Retirement Fear #2: Money matters

Another common fear is not having enough money to retire with. With a lack of a regular income, there will be concerns around those basic things, such as paying the bills and stocking the food cupboard, and there will be fears about not having enough money to pay for those nicer things in life to make retirement less undesirable. This is a fear many of us have, regardless of retirement, but for the long-term future, we can put things in place to make our lives easier.

Tip: To reduce your financial worries, you need to sort out your finances early. Choose the right retirement account for you, be that independent or something affiliated with your workplace, and add to it as much as possible with any savings you can make on a weekly basis. You might want to look into ways to increase your income too, perhaps by moving into a better-paid career, working towards promotion in your current workplace, and/or by taking on a side-hustle to boost what you regularly earn. And even after retirement, you might still be able to find part-time work, as providing you are healthy enough, there are some jobs perfect for retirees. As with your physical and mental health, the onus is on you to reduce this fear, so get your finances in order now, speak to a financial advisor if you need to, and then consider any money-making opportunities you can take on before and after retirement.

Retirement Fear #3: Losing independence

Closely affiliated with health problems around aging, this is another common fear for many of us. We don’t want to be reliant on others, but if we aren’t well enough to manage after retirement, we might have to be. However, the prospect isn’t as bleak as you might imagine.

Tip: Again, one way to counter to loss of independence is to take care of your health. If you can make the effort to live an active and healthy lifestyle, you should then be able to live longer, without the support and care of others. However, even if you do lose some of your ability to manage completely alone, there are solutions. Many retirement villages offer independent living, so while medical support and care will be available to you, there will be no need to completely give up on the idea of losing independence entirely. And thanks to advances in technology, it is also possible to continue living at home for longer, without the need to rely on family and friends for round-the-clock care. Consider the options available to you, and then speak to your family about them, so they are fully appreciative of your need for independence.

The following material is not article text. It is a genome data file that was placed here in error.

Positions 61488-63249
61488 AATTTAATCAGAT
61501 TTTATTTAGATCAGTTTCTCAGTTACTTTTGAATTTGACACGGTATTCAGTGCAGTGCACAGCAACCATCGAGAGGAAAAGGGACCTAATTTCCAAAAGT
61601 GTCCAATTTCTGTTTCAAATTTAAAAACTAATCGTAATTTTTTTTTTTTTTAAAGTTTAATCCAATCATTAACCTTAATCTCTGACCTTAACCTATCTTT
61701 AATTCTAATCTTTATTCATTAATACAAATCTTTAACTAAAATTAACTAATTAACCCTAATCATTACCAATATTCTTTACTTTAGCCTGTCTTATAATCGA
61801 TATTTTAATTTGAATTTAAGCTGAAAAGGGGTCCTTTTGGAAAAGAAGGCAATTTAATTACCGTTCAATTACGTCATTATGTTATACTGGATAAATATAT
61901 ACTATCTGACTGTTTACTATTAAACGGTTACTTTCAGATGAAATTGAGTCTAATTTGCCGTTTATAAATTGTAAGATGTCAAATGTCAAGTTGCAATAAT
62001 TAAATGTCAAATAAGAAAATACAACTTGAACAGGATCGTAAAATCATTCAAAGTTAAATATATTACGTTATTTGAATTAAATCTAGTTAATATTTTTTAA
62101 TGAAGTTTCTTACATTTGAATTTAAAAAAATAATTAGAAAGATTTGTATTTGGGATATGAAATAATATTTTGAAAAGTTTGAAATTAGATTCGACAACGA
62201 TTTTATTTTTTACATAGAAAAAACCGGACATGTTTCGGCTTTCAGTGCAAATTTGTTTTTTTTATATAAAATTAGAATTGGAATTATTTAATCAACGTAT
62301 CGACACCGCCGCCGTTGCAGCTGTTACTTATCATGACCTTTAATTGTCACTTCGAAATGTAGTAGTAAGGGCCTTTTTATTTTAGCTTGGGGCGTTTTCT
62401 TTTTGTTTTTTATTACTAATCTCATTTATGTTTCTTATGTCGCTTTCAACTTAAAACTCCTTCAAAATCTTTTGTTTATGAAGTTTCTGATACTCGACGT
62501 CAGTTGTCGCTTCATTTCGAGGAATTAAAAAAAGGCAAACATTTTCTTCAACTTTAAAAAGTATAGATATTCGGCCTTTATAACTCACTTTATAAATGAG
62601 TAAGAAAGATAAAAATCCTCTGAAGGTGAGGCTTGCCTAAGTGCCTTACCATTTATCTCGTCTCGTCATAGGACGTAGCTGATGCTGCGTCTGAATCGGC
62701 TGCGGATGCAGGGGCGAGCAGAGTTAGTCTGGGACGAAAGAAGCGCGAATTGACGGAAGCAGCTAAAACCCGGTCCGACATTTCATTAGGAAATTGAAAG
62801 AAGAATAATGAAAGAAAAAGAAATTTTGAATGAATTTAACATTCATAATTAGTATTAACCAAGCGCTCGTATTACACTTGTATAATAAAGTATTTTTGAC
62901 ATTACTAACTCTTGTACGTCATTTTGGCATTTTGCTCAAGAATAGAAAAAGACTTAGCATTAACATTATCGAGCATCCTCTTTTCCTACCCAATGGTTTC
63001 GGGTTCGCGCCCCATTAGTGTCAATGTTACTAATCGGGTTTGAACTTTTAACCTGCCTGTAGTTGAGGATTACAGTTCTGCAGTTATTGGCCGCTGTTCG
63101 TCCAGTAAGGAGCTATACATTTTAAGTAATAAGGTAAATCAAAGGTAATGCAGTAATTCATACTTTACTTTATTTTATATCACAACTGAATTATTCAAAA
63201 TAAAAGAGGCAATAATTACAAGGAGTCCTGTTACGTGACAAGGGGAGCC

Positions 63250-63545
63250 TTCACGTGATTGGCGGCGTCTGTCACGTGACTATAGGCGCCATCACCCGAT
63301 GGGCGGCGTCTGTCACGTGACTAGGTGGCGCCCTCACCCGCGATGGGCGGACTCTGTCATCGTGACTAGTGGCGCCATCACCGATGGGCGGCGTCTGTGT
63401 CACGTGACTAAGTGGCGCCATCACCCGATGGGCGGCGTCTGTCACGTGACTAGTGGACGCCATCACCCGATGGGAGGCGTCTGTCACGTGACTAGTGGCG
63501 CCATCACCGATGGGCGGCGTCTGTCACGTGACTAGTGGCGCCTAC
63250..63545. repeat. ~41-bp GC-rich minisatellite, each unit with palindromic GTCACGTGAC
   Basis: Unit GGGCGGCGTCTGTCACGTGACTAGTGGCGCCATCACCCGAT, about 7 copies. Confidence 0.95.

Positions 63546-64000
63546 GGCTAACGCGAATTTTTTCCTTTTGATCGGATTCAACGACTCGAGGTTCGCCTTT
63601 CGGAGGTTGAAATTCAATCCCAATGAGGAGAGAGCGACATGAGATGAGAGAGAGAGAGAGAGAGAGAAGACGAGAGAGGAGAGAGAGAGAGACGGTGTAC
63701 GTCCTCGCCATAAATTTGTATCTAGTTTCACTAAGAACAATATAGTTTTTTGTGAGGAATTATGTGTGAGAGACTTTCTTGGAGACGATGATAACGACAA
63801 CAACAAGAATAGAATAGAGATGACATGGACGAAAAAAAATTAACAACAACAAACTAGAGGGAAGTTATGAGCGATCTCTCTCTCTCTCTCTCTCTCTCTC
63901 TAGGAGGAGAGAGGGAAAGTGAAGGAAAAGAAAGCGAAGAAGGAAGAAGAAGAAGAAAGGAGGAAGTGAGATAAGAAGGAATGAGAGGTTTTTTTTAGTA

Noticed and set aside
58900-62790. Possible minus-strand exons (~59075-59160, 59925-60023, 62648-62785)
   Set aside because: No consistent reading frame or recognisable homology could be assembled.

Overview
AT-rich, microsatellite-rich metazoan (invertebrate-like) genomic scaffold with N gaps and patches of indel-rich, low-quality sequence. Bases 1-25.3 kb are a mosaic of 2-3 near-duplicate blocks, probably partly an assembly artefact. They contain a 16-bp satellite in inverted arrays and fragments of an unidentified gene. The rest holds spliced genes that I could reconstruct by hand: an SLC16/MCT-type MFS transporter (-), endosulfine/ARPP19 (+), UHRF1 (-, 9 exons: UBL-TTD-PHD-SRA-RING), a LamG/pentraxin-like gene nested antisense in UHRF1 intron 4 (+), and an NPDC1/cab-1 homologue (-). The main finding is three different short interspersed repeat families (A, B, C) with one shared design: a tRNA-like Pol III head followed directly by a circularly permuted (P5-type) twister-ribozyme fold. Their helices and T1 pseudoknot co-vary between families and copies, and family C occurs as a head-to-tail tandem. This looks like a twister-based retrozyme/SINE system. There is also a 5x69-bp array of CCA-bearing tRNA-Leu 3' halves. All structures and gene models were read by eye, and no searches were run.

Retirement Fear #4: Feelings of loneliness

(image: flickr)

Many older people become isolated, especially when a partner passes away, and this can lead to a decline in health. For those people who thrive on social company, the fear of loneliness is of particular concern. Thankfully, this can be alleviated, as isolation does not have to become the norm for anybody, regardless of age.

Tip: If you are of able mind and body after retirement, it is possible to avoid loneliness, be that through meeting up with friends and family, joining social groups that are designed for those of an elderly age, and by volunteering within the community. Thanks to advances in tech, you can keep in touch with others when you’re at home, using Skype, FaceTime, etc. to talk to your friends and family. There are often befriending services available in local communities too, and by signing up, you might be able to visit other retirees to give them company or allow for the visit of somebody else to your home. And if you do decide to move out of your home and into a retirement village or other care facility, you will also have the advantage of regular social activities, whether you choose to take part in them or not.

Finally

You aren’t getting any younger, so the fear of retirement might be a very real one for you. We hope the suggestions in this article have been useful, but remember to speak to others about your feelings and concerns for further advice and support. By talking to your friends, family, and any professional agencies who may be able to help you, the prospect of retirement might become less of a problem for you.

Let us know what you think, and if you have any advice for any of our readers, perhaps because you have beaten your retirement fears, be sure to share any words of wisdom with us.

Take care, and thanks for reading!